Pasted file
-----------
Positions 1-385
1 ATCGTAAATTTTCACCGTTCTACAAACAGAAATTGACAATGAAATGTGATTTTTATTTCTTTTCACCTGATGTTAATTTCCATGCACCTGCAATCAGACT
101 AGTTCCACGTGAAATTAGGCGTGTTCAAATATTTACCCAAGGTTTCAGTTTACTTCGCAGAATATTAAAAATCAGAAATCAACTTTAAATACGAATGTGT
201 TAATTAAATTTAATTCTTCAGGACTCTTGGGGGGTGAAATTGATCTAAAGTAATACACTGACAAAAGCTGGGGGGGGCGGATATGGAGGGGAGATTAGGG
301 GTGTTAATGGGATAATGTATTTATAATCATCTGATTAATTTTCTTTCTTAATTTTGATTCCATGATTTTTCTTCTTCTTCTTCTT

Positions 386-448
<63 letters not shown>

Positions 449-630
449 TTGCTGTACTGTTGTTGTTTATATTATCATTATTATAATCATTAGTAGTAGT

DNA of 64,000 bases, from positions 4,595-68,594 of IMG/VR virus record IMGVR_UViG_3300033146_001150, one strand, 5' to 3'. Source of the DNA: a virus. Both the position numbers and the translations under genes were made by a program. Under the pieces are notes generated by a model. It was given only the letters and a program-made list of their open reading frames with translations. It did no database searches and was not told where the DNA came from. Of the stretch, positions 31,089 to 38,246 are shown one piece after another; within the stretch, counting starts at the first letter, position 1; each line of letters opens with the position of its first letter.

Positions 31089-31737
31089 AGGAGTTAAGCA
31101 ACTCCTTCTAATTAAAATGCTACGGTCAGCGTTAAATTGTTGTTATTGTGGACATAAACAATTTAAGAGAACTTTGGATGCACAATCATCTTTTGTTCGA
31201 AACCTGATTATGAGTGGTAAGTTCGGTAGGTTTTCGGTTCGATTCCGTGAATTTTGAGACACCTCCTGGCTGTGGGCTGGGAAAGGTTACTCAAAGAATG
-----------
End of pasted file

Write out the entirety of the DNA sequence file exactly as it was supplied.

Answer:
Positions 1-385
1 ATCGTAAATTTTCACCGTTCTACAAACAGAAATTGACAATGAAATGTGATTTTTATTTCTTTTCACCTGATGTTAATTTCCATGCACCTGCAATCAGACT
101 AGTTCCACGTGAAATTAGGCGTGTTCAAATATTTACCCAAGGTTTCAGTTTACTTCGCAGAATATTAAAAATCAGAAATCAACTTTAAATACGAATGTGT
201 TAATTAAATTTAATTCTTCAGGACTCTTGGGGGGTGAAATTGATCTAAAGTAATACACTGACAAAAGCTGGGGGGGGCGGATATGGAGGGGAGATTAGGG
301 GTGTTAATGGGATAATGTATTTATAATCATCTGATTAATTTTCTTTCTTAATTTTGATTCCATGATTTTTCTTCTTCTTCTTCTT

Positions 386-448
<63 letters not shown>

Positions 449-630
449 TTGCTGTACTGTTGTTGTTTATATTATCATTATTATAATCATTAGTAGTAGT

DNA of 64,000 bases, from positions 4,595-68,594 of IMG/VR virus record IMGVR_UViG_3300033146_001150, one strand, 5' to 3'. Source of the DNA: a virus. Both the position numbers and the translations under genes were made by a program. Under the pieces are notes generated by a model. It was given only the letters and a program-made list of their open reading frames with translations. It did no database searches and was not told where the DNA came from. Of the stretch, positions 31,089 to 38,246 are shown one piece after another; within the stretch, counting starts at the first letter, position 1; each line of letters opens with the position of its first letter.

Positions 31089-31737
31089 AGGAGTTAAGCA
31101 ACTCCTTCTAATTAAAATGCTACGGTCAGCGTTAAATTGTTGTTATTGTGGACATAAACAATTTAAGAGAACTTTGGATGCACAATCATCTTTTGTTCGA
31201 AACCTGATTATGAGTGGTAAGTTCGGTAGGTTTTCGGTTCGATTCCGTGAATTTTGAGACACCTCCTGGCTGTGGGCTGGGAAAGGTTACTCAAAGAATG